Our goal is to present an overview of the history of the Caney, Oklahoma community to better preserve the traditions and heritage of all Caney's residents, both past and present.

Decoration Day

Once each May, on the Sunday after Mother's Day, people gather at Caney to decorate graves. Many people decorate the graves of family members at other times during the year too but the third Sunday in May has always been set aside as Decoration Day. It is a time to reminisce about the past and to honor those who lie beneath the grass at Caney. It is a reunion, of a sort, of friends and kinfolk who don't see each other any time besides Decoration Day and who are bound together by memories.

Many years ago, the Edna and Levi Latty family made the annual trek to Caney by wagon. It was a special day, and to show the proper respect, everyone dressed in his or her Sunday best. It would be a long trip, eight miles from the Latty farm at Etta, through Tailholt, and on to Caney. My grandmother, Mary Edna Latty, began preparations on the Saturday before. She baked pies and biscuits, and fried ham and chicken for the Sunday dinner. Then on Sunday, my grandfather, Levi Latty (Pappy) loaded food and flowers into the back of the wagon, hitched up the horses, and made sure everything and everyone was settled in. The flowers were wildflowers or Ma Latty's roses, or paper flowers that Ma and the girls, Alice, Susie, and Georgia, made many days in advance. All but the paper flowers were in cans settled into buckets of water.

When they arrived at Caney, ladies in hats or poke bonnets greeted each other; men shook hands, and children shyly sought out their friends who had come along with their parents. The Latty children read inscriptions on ancient headstones and wondered about the lives of those who were buried there. My mother, Susie, was ten years old when her grandfather, Ben Willis, died. He and Tep Barker Willis, had come from Georgia when Edna was eight years old. Ben's brother John Willis was buried near-by, together in life, together in death.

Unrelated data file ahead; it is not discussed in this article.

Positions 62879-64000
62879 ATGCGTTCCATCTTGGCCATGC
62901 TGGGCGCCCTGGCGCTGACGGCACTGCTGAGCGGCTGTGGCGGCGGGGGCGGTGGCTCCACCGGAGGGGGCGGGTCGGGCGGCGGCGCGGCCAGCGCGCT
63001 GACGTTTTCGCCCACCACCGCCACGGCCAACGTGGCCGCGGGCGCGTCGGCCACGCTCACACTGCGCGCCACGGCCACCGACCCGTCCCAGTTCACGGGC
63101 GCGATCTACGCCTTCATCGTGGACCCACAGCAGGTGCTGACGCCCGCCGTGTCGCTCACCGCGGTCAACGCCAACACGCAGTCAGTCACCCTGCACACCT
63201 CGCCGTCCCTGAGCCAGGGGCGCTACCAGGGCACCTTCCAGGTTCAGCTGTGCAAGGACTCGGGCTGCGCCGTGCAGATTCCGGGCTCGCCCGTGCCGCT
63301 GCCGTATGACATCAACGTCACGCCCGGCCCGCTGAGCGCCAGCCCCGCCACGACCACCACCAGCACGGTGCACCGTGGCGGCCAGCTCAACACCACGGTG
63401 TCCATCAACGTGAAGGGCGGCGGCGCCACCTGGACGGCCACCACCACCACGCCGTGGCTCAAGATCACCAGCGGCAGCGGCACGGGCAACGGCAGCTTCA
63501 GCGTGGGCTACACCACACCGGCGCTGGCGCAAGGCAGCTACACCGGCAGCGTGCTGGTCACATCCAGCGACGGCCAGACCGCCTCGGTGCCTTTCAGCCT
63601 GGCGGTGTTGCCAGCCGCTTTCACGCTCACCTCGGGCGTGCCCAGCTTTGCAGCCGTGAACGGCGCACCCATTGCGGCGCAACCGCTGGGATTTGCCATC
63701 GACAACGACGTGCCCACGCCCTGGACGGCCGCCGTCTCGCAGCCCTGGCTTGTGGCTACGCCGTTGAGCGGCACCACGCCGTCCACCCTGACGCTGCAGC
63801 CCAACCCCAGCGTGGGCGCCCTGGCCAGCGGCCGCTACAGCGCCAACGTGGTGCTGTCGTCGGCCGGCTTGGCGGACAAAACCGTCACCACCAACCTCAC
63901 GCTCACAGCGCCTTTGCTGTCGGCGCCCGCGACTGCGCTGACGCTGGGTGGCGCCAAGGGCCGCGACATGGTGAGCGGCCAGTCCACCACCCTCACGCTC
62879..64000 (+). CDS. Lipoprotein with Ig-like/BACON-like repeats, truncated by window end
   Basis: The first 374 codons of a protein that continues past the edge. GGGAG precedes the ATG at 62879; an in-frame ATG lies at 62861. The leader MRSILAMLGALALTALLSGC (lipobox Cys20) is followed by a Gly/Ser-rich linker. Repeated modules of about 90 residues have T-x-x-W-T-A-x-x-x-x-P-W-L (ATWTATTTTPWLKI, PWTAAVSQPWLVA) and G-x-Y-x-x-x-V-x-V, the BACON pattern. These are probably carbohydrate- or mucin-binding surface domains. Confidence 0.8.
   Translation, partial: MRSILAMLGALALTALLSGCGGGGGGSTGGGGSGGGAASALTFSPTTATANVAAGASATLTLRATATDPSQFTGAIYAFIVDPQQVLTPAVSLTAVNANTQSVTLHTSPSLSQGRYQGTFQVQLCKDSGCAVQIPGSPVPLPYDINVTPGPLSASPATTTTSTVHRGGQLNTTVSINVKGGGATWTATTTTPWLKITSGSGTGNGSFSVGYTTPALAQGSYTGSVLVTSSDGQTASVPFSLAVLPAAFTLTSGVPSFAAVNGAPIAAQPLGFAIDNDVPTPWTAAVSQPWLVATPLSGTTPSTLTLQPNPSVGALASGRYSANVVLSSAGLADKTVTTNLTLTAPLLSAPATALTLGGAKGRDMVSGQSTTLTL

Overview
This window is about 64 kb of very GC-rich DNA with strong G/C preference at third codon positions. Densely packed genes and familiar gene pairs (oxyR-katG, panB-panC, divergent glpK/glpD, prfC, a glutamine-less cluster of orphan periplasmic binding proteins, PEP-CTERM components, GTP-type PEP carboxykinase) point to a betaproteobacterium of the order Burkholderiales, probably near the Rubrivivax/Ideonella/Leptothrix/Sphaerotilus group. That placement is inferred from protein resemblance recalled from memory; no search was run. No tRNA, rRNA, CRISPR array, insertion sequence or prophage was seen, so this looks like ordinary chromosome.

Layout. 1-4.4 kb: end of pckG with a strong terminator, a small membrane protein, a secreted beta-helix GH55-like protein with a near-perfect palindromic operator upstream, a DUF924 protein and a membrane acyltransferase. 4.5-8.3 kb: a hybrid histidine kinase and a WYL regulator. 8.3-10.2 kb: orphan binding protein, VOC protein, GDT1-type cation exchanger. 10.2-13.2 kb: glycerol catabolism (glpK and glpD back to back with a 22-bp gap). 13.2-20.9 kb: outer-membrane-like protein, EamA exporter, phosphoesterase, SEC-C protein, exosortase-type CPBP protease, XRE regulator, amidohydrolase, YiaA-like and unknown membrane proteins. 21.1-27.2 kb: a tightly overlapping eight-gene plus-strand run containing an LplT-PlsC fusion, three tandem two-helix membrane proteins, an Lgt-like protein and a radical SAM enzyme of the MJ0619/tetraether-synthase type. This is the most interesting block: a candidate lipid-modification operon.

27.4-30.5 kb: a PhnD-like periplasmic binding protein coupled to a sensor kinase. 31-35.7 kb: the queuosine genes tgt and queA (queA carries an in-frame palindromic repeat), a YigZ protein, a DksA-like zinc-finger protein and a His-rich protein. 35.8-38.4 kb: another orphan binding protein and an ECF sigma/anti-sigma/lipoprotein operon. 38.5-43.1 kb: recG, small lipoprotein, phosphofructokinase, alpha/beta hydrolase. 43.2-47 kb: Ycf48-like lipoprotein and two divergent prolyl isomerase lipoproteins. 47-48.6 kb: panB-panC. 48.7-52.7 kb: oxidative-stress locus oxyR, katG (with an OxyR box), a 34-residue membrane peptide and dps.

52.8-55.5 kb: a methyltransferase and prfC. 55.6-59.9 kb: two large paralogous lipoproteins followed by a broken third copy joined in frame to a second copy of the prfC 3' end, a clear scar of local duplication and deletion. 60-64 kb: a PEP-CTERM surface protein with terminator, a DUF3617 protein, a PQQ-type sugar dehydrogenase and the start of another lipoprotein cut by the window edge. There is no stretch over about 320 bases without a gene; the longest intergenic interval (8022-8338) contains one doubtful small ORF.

Preaching and singing of hymns were part of the day's activities. Many of the men removed their hats as they stood beside the graves of loved ones. And when they went into the building to take part in the singing, all hats were removed.

At last noon arrived. The families took their tubs and baskets of food to the clear little creek that ran under the hill east of the cemetery. Women spread out lunch cloths and put out the food. There were no paper plates or throw-away cutlery in those early days so all the dirty dishes had to be carefully stacked back inside the tubs when the meal was finished. They would be washed later when the family arrived back home.

During the noon meal, people caught up on news from other communities and the children visited. Then, it was time to load into the wagons and start back home.

Pappy always made sure his team of horses had plenty of water to drink and a shade tree to stand under while they were at the cemetery. When it was time to leave, he hitched them up, helped everyone back into the wagon and turned the horses' heads toward Etta. There would be plenty to do after arriving at the farmhouse at Etta Bend; cows to milk, chickens to feed, eggs to gather, sweaty horses to rub down. But the Latty family had commemorated a special time that they observed each year; Decoration Day at Caney.

Today people come to the cemetery in cars, in much more comfort and much faster than in those long ago days. But the tradition is still carried on. Descendants of the earlier families now decorate the graves of those who came in wagons and on horseback. There are six generation of my Latty/Day family buried at Caney, and five generations of my Willis/Day family. Two years ago, my husband Wes Manos was laid to rest there. Caney is truly a hallowed place, the final resting place for many.

written by Blanche Day Manos

Published on  13.12.2011